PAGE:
The "table cut" (below. www. right) was created by cutting off some of the top half of the point cut's octahedron to create a table. and the career of the "diamantaire" (diamond cutter/polisher) was born. Old European Gem Cuts: Point.louisglick. Trillion) is a triangular cut designed and trademarked by the Henry Meyer Diamond Company of New York in 1962. of New York in 1978. . The Starburst cut is especially suitable for a octahedral rough. There are two variations of this cut: the Curved cut used for solitary stones. making the hue of fancy yellow diamonds more intense. The Starburst cut was created to bring out the highest amount of color to fancy yellow diamonds. Still. fire. but that has not always been easy as these little chunks of elemental carbon are harder that anything that could be found to cut them. brilliance. and light return from the stone. craftsmen have attempted to "improve" on nature. Old Mine Cut Evolution of the Faceted Diamond & Colored Gem Article Copyright © 2008 AllAboutGemstones. There are 49 crown facets and 40 pavilion facets.The Starburst Cut was patented and trademarked by the Louis Glick Diamond Corp. the precursor for the "design" of the first faceted diamond lay within the rough stone itself. Starburst Cuts are mounted and sold directly through Cartier. for a total of 89 kite and star shaped facets. Since the day that humans first discovered 'adamas' (diamonds). Point Cut . and scintillation when cut to the correct proportions. The crown of the Starburst Cut is similar to that of the radiant cut. with weight losses in the fifty percent range. From this point forward it was a race to see who could design the perfect faceted cut which would bring out the maximum fire.com Trilliant Cut The Trilliant Cut (aka Trielle. and Uncurved cut used for accent stones. but the pavilion is completely different. The Trilliant Cut has a total of 31 facets. The starburst faceting pattern is designed to focus color near the top of a stone. With the realization that only a diamond could cut another diamond. The point cut design is dictated by the natural shape of an octahedral rough diamond. but at each stage of advancement the pioneers of 'brillianting' diamonds have made great strides in bringing out the magic that is inherent in these gifts from nature. Nieman Marcus and Tiffany. reworked into the shape of a trillion (triangle).early 1300s The "point cut" (below left) is one of the first symmetrically faceted diamond cuts. Old eight. and the natural octahedral symmetry of the rough stone's closed isometric form. The Trilliant trademark has since lapsed. Harry Winston. The Trilliant has the Schoenflies point group symmetry of a round brilliant. The pavilion has two differently sized sets triangular facets with a large triangular table. Trillian.com The faceting of diamonds has come a long way in the last 700 years. and the Trilliant is now a generic term for a triangular brilliant cut. The Trilliant cut gives a high brilliance. this led to the invention of the first gem cutting machines (precursor to the "lap" or "Facetron") in the 1300s.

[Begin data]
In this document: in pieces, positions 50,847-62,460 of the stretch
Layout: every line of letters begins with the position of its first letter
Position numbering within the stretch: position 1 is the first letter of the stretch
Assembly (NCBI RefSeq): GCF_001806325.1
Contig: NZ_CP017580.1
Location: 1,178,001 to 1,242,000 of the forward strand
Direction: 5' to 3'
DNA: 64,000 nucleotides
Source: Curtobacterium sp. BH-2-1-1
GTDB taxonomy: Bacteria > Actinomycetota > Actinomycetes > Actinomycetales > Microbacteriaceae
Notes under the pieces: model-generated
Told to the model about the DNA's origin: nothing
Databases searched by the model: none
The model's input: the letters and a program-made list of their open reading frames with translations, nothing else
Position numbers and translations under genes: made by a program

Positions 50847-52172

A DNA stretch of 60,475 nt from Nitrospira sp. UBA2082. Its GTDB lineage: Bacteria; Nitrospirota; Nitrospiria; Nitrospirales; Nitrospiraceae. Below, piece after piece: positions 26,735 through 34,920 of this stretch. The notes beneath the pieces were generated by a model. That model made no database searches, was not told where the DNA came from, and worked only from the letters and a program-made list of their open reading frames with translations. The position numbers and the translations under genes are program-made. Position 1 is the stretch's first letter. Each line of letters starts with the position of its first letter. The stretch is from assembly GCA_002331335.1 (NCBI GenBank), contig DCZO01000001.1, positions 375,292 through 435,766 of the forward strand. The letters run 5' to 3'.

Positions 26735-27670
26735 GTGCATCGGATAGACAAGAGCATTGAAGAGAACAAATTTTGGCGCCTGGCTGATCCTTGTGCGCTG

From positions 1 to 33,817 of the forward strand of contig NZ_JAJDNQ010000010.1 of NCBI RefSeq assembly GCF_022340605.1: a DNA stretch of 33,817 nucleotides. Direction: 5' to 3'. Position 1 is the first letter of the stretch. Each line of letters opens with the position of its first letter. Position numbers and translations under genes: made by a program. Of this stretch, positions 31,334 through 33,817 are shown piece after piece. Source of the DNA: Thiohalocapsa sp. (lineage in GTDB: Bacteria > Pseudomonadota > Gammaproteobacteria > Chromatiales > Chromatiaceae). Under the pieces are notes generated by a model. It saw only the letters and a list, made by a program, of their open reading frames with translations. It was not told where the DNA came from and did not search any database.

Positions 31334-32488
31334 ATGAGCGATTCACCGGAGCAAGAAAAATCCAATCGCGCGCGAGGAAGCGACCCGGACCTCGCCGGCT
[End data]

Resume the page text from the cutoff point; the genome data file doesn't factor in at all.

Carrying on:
Also called the "cushion cut". resulting in a smaller table." "crowned rose cut.late 1300s Invented in the late 14th century. an octagonal table. The Rose cut can form a single hemisphere for a total of 24 facets or it can be two back-to-back hemispheres (Double Dutch rose) forming a total of 48 facets." and the Full Holland cut. The culet is usually large enough to be visible when viewed through the table. The briolette was the precursor to the "pendeloque cut" which is a pear-shaped modification of the round brilliant cut. and eight pavilion facets. The "briolette cut" is a modified "double Dutch rose cut" with one of the hemispheres being elongated.1700s The "old mine" cut is the earliest form of the "brilliant cut" diamond. The "senaille cut" is a rose cut with irregular or non-symmetrical faceting. This Old Mine cut is basically square with gently rounded corners and "brilliant" style facets. eight bezel or crown facets. The single cut may or may not have a culet at the bottom." "Dutch cut. the "rose cut" is also known by the the "Antwerp rose. the "old single cut" (aka "old eight cut") diamond has the addition of corner facets to create an octagonal girdle.Single Cut . The crown is typically tall. Rose & Briolette Cut. it has a cushioned or rounded girdle shape. . Old Mine Cut .1500s Invented in the mid 16th century. The briolette cut was designed primarily for use in a pendant or as a dangling bauble in a crown.